While many recognized authors from SIU are professors who have written textbooks, fiction writers who got their start here and broke the mold into the professional world tend to be overlooked.
Kate Dierkes, an alumna from Chicago, published her first novel “Finding Dell” in May, a project three years in the making.
The plot follows protagonist Dell Hewitt, a 19-year-old sophomore at a fictional northern Kentucky university. She believes she has the world figured out, until she finds her supposed perfect boyfriend out with another girl. This launches a dramatic chain of events and flips her world upside down.
Dell finds love elsewhere in a young film major, which throws her into a new life journey and more honest relationship.
“I knew that I wanted to write about the college experience, just knowing that the college years are such a pivotal, emotionally-charged time in life,” said Dierkes. “I wanted to draw from that setting for a coming-of-age story.”
Dierkes said her time as a Saluki heavily influenced the novel, even referencing Thompson Point dormitories in her dedication page.
“I think that anyone who reads the book and is familiar with SIU would definitely see some similarities,” she said. “I really love SIU’s campus and I think I tried to capture the outdoorsy essence of campus in the book.”
She said the writing process began about two years after she graduated in 2009 with a degree in journalism and minor in creative writing.
“The aspect of journalism that helps a lot is being able to think, because I think in fiction it’s just easy to get carried away forever,” she said. “In journalism, you really have to get to your point a little bit faster.”
She began writing in November, which is known in the writing community as National Novel Writing Month, where writers are encouraged to produce about 50,000 words in one month, she said.
“I started writing it a little bit as a hobby during that, set it down for a while and then I kept re-reading it and rewriting it,” she said. “Three years of revisions later, it kind of came to where I wanted it to be.”
When developing the characters in “Finding Dell,” she drew inspiration from people she met at SIU, slowly changing their characteristics over time.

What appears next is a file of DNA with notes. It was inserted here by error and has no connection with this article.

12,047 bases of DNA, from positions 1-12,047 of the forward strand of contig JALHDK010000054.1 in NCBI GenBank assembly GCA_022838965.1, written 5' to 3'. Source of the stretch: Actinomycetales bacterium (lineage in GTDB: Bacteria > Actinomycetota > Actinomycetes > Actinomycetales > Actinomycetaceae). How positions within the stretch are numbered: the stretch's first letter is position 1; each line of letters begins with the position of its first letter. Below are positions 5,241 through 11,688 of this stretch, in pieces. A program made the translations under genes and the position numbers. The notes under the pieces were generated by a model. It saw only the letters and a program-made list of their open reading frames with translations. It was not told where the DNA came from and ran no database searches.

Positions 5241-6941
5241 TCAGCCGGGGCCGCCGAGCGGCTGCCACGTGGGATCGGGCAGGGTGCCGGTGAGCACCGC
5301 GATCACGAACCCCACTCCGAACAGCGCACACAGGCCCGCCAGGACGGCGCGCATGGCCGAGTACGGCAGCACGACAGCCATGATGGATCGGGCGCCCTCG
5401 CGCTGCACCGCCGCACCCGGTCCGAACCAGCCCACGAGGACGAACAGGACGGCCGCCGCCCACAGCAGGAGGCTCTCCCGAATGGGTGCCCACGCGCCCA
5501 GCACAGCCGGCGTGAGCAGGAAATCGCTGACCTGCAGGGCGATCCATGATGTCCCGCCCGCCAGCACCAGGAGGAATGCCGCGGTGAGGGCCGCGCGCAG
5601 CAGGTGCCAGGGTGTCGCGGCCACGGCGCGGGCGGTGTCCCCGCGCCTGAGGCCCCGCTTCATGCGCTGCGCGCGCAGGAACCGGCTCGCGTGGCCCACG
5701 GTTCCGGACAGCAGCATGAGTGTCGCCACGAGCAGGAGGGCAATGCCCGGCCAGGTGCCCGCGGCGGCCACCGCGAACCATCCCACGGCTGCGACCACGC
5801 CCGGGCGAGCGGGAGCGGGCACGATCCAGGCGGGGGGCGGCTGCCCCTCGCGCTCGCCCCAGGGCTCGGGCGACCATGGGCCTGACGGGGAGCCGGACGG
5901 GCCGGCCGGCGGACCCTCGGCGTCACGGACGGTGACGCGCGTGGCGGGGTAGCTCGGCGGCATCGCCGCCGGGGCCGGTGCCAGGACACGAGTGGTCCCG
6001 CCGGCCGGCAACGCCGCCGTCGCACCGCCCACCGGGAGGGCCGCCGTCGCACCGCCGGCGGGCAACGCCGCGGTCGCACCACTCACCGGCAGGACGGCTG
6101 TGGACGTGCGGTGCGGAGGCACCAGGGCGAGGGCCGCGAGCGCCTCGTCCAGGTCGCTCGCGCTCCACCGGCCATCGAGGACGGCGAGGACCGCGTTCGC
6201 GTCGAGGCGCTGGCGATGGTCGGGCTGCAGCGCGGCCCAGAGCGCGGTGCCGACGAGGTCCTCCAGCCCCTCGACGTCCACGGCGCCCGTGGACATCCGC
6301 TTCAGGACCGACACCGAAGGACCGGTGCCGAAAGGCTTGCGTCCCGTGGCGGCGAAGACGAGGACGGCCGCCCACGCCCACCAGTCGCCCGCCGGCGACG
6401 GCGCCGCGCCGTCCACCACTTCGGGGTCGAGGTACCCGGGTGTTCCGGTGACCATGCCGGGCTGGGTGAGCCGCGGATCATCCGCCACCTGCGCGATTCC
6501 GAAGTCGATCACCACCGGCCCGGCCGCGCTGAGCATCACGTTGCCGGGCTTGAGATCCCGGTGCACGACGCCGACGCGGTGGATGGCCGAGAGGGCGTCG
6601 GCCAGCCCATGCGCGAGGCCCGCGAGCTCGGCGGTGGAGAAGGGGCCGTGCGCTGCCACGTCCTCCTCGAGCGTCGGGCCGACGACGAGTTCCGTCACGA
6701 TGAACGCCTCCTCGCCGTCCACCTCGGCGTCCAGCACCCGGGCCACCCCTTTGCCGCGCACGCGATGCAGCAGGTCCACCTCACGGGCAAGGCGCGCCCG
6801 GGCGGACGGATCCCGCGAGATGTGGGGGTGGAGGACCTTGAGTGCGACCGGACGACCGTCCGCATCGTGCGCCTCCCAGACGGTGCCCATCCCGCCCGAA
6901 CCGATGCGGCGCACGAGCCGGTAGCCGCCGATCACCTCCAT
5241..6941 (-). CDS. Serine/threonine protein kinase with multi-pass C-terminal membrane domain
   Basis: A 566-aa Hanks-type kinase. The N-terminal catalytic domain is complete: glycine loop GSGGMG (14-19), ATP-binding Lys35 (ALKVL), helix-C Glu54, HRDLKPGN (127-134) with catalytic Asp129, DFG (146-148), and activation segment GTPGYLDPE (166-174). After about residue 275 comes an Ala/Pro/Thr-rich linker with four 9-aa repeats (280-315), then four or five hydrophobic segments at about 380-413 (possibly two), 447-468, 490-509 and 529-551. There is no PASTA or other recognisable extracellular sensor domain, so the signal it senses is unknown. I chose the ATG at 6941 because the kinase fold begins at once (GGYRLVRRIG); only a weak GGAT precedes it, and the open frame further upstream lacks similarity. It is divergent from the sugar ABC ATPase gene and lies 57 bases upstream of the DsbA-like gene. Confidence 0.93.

The characters became increasingly fictional as she read more about the different psychologies of people as they progress, she said.
“Some of the real people know [about their characters] and they’re excited about it, but I don’t know if they’ve read the book yet so we’ll see how they feel about it later,” she said.
She said she worked as a full-time consultant while writing, which posed as difficult when searching for time and creativity.
“I would work all day in data and not in a very creative environment, so I would have to come home to decompress before I would write,” she said. “Actually finding the time and energy to do it while working was tough.”
The length of the story became the hardest part because she was used to writing short stories for class, maxing out at about 20 pages, she said.
“When I really started getting into it I was dealing with 300 pages of writing,” she said. “While doing edits, revisions and moving things around, it was so hard to keep track of everything.”
She said although the process took more than three years and the novel was published only about a month ago, the responses from peers, family and those who have read it have been positive.
She is in the process of marketing the book to a large audience, she said.
“The library in my hometown decided to carry it and so they just put it on the shelf the other day, which is exciting for me to see,” she said. “I wanted to go take a picture of it myself, but someone had already checked it out so that’s a good response I guess. I’m pretty optimistic.”